Hammer Metals (ASX: HMX) is cashed-up and ready to kick-off a maiden drilling program at its recently acquired Bronzewing South gold project in Western Australia.
Hammer’s maiden reverse circulation campaign at Bronzewing South will comprise 2,500m and test anomalies identified along strike to the south of the historic Bronzewing mine.
Hammer chairman Russell Davis said the company was looking forward to beginning the maiden drilling program.
“This program represents Hammer’s first step towards testing a range of gold targets the company has started to generate, in what we consider a very prospective part of the Yandal Greenstone Belt.”
He added results would be reported as soon as they became available.
Last month, Hammer undertook a placement raising $1.76 million to begin drilling Bronzewing South – exceeding the initial amount the company had hoped to raise.
Bronzewing South gold project
Hammer agreed to acquire Bronzewing South in March this year for $550,000 fully paid shares.
The project is immediately along strike of Echo Resources’ (ASX: EAR) 4 million ounce Bronzewing mine and 1Moz Orelia deposit, which form part of the company’s Yandal gold project.
Echo is currently looking at restarting the 2.5Mt per annum Bronzewing mill, which Hammer noted was only 20km from Bronzewing South.
In addition to the mill, the Yandal project has access to critical infrastructure including an operational 240-person camp, electrical reticulation and power, airstrip, haulage roads and a large capacity fully-permitted tailings storage facility.
Echo is currently in a trading halt pending a potential takeover transaction – with details yet to be released.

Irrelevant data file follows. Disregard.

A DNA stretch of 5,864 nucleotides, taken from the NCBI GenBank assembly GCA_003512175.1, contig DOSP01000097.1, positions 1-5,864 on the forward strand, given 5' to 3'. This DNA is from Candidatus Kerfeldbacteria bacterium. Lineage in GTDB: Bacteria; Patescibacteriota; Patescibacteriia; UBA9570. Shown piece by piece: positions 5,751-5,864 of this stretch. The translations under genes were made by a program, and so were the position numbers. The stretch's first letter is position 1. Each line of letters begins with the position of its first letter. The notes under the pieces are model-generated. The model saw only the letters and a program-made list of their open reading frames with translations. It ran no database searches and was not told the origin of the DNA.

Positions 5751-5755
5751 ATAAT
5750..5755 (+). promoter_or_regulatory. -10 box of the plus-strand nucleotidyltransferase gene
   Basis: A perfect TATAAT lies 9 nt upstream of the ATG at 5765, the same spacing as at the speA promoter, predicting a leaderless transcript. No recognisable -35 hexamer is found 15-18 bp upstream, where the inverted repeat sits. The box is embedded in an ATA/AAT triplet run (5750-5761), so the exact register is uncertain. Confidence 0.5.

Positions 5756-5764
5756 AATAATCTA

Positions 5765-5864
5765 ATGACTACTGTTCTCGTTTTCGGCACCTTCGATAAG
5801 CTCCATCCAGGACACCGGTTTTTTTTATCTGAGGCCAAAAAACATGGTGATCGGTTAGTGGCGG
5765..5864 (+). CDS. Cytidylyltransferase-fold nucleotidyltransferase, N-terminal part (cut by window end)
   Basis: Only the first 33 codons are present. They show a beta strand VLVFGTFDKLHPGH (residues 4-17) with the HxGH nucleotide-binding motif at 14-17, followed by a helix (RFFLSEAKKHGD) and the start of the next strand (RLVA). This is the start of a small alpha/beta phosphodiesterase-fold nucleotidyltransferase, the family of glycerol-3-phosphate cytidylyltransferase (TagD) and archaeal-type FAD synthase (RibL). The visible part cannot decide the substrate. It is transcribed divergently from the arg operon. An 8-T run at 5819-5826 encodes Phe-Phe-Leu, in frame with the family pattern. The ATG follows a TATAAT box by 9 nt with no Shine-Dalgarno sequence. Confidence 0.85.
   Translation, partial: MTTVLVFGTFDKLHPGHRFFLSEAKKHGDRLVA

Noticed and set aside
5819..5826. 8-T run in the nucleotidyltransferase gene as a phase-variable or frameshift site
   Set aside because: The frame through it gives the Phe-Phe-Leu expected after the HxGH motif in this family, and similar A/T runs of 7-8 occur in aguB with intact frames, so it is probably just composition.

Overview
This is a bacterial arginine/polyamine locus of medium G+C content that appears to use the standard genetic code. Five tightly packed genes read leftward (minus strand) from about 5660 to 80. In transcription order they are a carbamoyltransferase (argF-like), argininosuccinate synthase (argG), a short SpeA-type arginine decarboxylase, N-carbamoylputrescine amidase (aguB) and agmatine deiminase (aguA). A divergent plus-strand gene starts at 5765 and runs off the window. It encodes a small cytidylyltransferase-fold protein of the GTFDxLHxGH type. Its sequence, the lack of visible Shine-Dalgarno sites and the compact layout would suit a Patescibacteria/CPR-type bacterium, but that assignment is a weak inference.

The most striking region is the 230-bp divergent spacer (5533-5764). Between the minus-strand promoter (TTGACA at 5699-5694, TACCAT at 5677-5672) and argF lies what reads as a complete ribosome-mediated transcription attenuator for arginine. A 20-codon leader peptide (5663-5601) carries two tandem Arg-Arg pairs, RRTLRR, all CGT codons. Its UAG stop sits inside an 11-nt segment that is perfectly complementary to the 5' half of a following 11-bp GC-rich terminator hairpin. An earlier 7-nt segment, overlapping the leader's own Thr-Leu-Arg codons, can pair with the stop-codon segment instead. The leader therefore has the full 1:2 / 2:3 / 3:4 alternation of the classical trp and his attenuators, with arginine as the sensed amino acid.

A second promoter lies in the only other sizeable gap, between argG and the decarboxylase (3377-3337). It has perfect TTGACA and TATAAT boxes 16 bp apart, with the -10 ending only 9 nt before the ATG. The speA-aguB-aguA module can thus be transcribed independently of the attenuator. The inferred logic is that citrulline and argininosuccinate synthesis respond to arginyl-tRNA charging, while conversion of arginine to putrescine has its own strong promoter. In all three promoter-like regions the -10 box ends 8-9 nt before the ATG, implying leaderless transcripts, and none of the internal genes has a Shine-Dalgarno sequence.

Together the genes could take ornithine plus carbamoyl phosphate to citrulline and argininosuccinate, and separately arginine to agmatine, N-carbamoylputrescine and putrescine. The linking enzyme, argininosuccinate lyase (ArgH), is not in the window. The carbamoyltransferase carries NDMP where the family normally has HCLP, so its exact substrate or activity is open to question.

Strategy at Bronzewing South
Bronzewing South comprises five exploration and two prospecting licences and covers 111 square kilometres.
According to Hammer, previous drilling did not take into account the structural complexity and variable orientation of the Bronzewing lodes.
However, it did uncover notable results of 4m at 6.53 grams per tonne gold from 56m, 4m at 1.11g/t gold from 56m, 1m at 5.67g/t gold from 127m, and 1m at 4.42g/t gold from 230m.
Additional shallow RAB drilling was carried out to 30m depths, but this was not followed up with a RC program.
The shallow program returned numerous mineralised intervals including 3m at 12g/t gold from 18m and 3m at 3.6g/t gold from 9m.
Hammer also pointed out that the area to the south of Bronzewing had been tied up in a legal dispute for almost a decade and as a result, only minimal drilling had been carried out.
Experienced team at the helm
Mr Davis was the founding director of Gold Road Resources (ASX: GOR) which is one of Australia’s newest gold producers with its 50%-owned 6Moz Gruyere project in WA.
Once at full capacity, Gruyere will be producing 300,000oz gold annually with life of mine all in sustaining costs of A$1,025/oz.
Also on Hammer’s board is Ziggy Lubieniecki who discovered Gruyere while exploration director of Gold Road.
Mr Lubieniecki was also named AMEC’s 2015 Prospector of the Year for discovering Gruyere.
Mr Davis put his own money behind Hammer earlier this month, scooping up more than 1.4 million shares on-market for $32,983.
Gold explorers and producers alike have been cashing in on the high gold price which has been hovering around A$2,200/oz for several weeks now – pushing past A$2,000/oz in June.
Analysts such as Jim Rickards have been placing bets on how high the gold price will go, with Mr Rickards claiming it will reach US$10,000/oz over the next decade.
Commenting on gold market fundamentals, Northern Star Resources chief executive officer Stuart Tonkin said he anticipates a supply gap will widen in the gold space, spurring the price up higher and triggering investment to flow into lower grade and higher-cost projects.
He said once these projects get off the ground, they will fill the supply gap and the gold price will begin to fall.
However, he said the time-line from gold discovery to production could be 10 years, which is in line with the decade-long bull run analysts have been touting.